A landlord in Buxton has been awarded over £25,000 in damages as a result of an explosion caused by a tenant’s overheated PlayStation console. The blast and ensuing fire resulted in serious damage to the property.
Hamilton Fraser Total Landlord Insurance recently handled a claim from a landlord whose rental property was severely damaged by a fire caused by their tenant’s electrical appliance.
The tenant in question had left a lighter fluid canister on top of their PlayStation console while it was in use. The game console gradually heated up, to the point that the heat caused the canister to explode along with the console.
The fire from the explosion caused the ceiling in the room to collapse, as well as the ceiling below to fall due to the added pressure. Firefighters had to be called out to put out the fire.
As a result of the claim, the landlord received payments for repairs and loss of rent that equated to £25,218.
While it is very important for landlords to uphold their fire safety responsibilities, it is equally important for them to make sure that their tenants are using appliances responsibly. Good landlord and tenant communication is key to keeping both your tenants and property safe. Read more about how to maintain a good relationship with your tenants here.
We have gathered together some tips to help landlords and tenants avoid electrical fires.
Carrying out electrical safety inspections
Landlords need to make sure that all electrical wiring, sockets and fuse boxes throughout the property are safe and fitted properly. For HMOs, it is a legal requirement to carry out this type of electrical safety inspection every five years. Any landlords renting out an HMO without a valid electrical inspection certificate may be fined up to £30,000.
While this isn’t a legal requirement for single let properties, it is still advisable to carry out checks on electrical safety.
For more information on carrying out inspections, visit Hamilton Fraser’s guide, ‘How to inspect your property’.
Providing fire safety measures
It is a landlord’s responsibility to make sure that every floor in their rented property is fitted with at least one working smoke detector at the beginning of a tenancy. Carbon monoxide alarms should also be fitted in any room with a fuel-burning device.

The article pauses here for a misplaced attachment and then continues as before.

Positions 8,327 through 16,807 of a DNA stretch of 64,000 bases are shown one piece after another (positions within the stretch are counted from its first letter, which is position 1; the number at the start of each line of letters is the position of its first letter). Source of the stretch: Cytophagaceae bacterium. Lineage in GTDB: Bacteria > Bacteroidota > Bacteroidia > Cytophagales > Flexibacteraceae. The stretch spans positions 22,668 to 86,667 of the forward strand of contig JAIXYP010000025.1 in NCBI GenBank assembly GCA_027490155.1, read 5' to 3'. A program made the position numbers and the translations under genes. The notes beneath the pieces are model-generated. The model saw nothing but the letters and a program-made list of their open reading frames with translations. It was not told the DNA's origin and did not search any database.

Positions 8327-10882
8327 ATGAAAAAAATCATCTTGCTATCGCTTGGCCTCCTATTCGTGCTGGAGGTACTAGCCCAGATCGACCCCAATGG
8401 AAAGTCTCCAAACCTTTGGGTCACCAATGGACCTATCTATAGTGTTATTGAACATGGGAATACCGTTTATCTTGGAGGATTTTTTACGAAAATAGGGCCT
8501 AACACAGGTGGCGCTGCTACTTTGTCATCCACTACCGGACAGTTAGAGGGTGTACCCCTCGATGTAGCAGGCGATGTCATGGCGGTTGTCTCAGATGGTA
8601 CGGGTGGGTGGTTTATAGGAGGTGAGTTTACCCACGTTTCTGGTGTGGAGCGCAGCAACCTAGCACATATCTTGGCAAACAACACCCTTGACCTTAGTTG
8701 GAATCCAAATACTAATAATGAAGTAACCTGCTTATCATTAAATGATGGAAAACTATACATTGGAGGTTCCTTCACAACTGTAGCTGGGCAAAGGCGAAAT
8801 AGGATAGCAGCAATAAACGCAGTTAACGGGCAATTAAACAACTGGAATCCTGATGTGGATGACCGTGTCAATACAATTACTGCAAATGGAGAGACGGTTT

These are compulsory obligations and failure to comply can result in financial penalty.
When carrying out property inspections, we recommend that landlords check if their tenant is correctly maintaining the smoke and carbon monoxide alarms in the property.
Landlords must make sure that all electrical wiring, fuses and outlets are safe and securely fitted, but it’s up to the tenant to make sure that they are using them responsibly. Careless use of electrical appliances is a common cause of fires in rental properties.
Here are some key electrical safety tips that landlords can share with their tenants:
- Check if electrical appliances have a British or European safety mark when you buy them
- Keep electrical appliances clean and in good condition
- Don’t use cheap counterfeit chargers for items that are powered by lithium batteries
- Avoid leaving devices such as phones and laptops plugged in to charge overnight
- Always switch off extremely hot devices such as irons or hair straighteners and leave them to cool on a heatproof surface
- Avoid overloading sockets by aiming to use one device per socket, especially with high powered appliances like washing machines
- Always check that you are using the correct fuse
- Avoid overloading extension leads – cable drum extension leads should also be completely unwound to avoid overheating
- Regularly check that your appliances haven’t been recalled on the Government’s product recall site or the Electrical Safety First’s recall register
- Register your white goods appliances – you will be informed if the manufacturers identify any safety risks with your product
- Encourage everyone who lives in the property to be aware of electrical fire safety precautions, and be particularly vigilant of how children are using appliances
Avoiding electrical fires takes effort from both landlords and tenants, so it is vital that a clear line of communication is established for tenants to report any issues as soon as possible. For more information about general fire safety, visit Hamilton Fraser’s guide, ‘How to reduce the likelihood of fire in your rental property’.